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Screened Out: Playing Gay in Hollywood from Edison to Stonewall Hardcover – 21 Nov 2002


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"In tracing the lavender thread that runs through film, Barrios unearths some wonderful curiosities." -- Simon Callow, The Guardian

"The story he tells is of hidden history and witty subversion" -- Simon Callow, The Guardian

"[R]eveals how ultimately irrepressible minorities are, regardless of the weight of opposition ranged against them." -- Simon Callow, The Guardian

About the Author

Richard Barrios, a native of Louisiana, lives in New York City. He is the author of A Song in the Dark: The Birth of the Musical Film. He holds degrees in cinema studies, music history, and literature, and has worked in the film industry and music publishing.

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The movies and gayness have had oddly parallel lives these past hundred years. Read the first page
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Front Cover | Copyright | Table of Contents | Excerpt | Index | Back Cover
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Amazon.com: 5 reviews
25 of 27 people found the following review helpful
Screen out the world, and read! 13 Aug. 2003
By Carolyn Paetow - Published on Amazon.com
Format: Hardcover Verified Purchase
For those interested in cinematic homosexuality, this book is simply a must-have! Composed with a liberal touch of arch lingua franca, the volume is toned and textured with as many gossipy asides, innuendos, and double entendres as the films discussed. The subject is dealt a much lighter hand than Vito Russo allotted its predecessor, The Celluloid Closet. Richard Barrios is utterly tickled pink at his discoveries, where Russo often seems to chafe. Even those familiar with the torturous course of outre theater will detect tidbits previously unperceived, and those not in-the-know will probably be astonished at pre-Production Code permissiveness regarding the depiction of fey/butch images. More remarkable is the under-the-radar, Code-busting bomblettes that went unsensed by the censors--and were subsequently reviled (or reveled in) by trade reviewers. A tad too much quill is sharpened criticizing fluffy, Day-class sixties comedies, when such goose down is found in every film era. (At least the author can be commended for not reading too much into Calamity Jane--or any other feature, for that matter. After all, a lesbian cult movie does not a lesbian movie make!) Barrios could also have refrained from the occasional canard regarding sexual orientation origins and Biblical history. Overall, though, this substantial book sticks solidly to the subject, examining numerous films (including shorts and cartoons) and their interrelationship with the political establishment and popular culture. Included are over 50 crisp photos and several vignette-bios. The prose has a fabulous flow that makes for a thoroughly enjoyable read and should hold the attention of anyone interested in the screen/society circle.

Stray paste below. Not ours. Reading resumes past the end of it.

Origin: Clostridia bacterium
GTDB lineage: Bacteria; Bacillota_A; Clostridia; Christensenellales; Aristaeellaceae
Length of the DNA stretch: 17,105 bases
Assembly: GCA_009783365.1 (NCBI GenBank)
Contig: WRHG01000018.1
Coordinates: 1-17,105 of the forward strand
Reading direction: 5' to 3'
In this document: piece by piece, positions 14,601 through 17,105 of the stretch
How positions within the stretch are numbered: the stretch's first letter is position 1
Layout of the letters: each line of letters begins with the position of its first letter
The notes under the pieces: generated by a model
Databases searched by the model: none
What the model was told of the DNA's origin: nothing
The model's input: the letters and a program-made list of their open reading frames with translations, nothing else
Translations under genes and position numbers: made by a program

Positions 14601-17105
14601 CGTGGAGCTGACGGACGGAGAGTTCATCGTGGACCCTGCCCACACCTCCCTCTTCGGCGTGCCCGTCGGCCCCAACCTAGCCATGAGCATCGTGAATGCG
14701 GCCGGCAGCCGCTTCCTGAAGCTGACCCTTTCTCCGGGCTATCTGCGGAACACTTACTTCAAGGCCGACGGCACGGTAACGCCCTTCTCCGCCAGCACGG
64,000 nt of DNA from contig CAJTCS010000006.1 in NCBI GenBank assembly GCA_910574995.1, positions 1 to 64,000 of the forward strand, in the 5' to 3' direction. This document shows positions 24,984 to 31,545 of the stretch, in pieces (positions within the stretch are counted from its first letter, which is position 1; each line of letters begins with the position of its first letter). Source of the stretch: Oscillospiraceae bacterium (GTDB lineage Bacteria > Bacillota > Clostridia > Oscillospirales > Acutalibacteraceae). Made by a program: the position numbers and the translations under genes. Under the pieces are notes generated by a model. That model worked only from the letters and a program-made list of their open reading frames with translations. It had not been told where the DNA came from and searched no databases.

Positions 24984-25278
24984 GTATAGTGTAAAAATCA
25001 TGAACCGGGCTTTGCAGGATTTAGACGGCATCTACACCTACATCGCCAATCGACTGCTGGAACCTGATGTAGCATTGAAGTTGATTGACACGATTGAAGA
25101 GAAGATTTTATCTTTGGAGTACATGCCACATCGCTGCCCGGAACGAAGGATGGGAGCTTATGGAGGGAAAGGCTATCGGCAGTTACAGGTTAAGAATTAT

12 of 12 people found the following review helpful
Screened Out - revealing and a great read. 14 Jan. 2007
By Douglas Weatherford - Published on Amazon.com
Format: Hardcover Verified Purchase
This literate, well written and fascinating history of the subtle and not so subtle portrayals of the gay and lesbian sensibility in Hollywood films, is comprehensive and endlessly informative and perceptive. Anyone with the slightest interest in film subtext and the wryly subversive nature which filmmakers can exhibit in their work (often under the radar of the studio brass) will find Richard Barrios a terrfic guide thorough the minefield of how Hollywood made pictures. From Clifton Webb to Marlene Dietrich, from antiques like "The Broadway Melody" to instant relics like "The Boys in the Band," the examples offered will stimulate the interest to reinvestigate many old film titles, and subsequently enrich the experience of watching them with a new perspective.
8 of 8 people found the following review helpful
Everything in the Garden 1 Aug. 2008
By Kevin Killian - Published on Amazon.com
Format: Paperback
This book deserves five stars just for its research alone, but it has to be said that Barrios grows steadily sourer as the present era starts riding in, like the tide. He doesn't like any show made after 1958 or so, and if you ask me, one of Doris Day's furry best friends must have escaped her palatial pet shelter in Carmel, and bitten Richard Barrios on theass, for there's no other explanation for his vitriol against the Doris Day Rock Hudson movies of the early 60s. Okay, okay, they were inane, but they did not cause cancer! And sometimes he seems unable to explain the results of his research, but unwilling to admit it, so he just blathers on covering his tracks. Maybe spends too much time following market trends (and yet this proved such a fruitful field in his previous book, A SONG IN THE DARK, about the early movie musicals of the late 20s and early 30s)? No one can really explain why so many of the big studio films of the CHILDRENS HOUR/ADVISE AND CONSENT period tanked at the box office, but Barrios just keeps doggedly analyzing and re-analyzing what went wrong.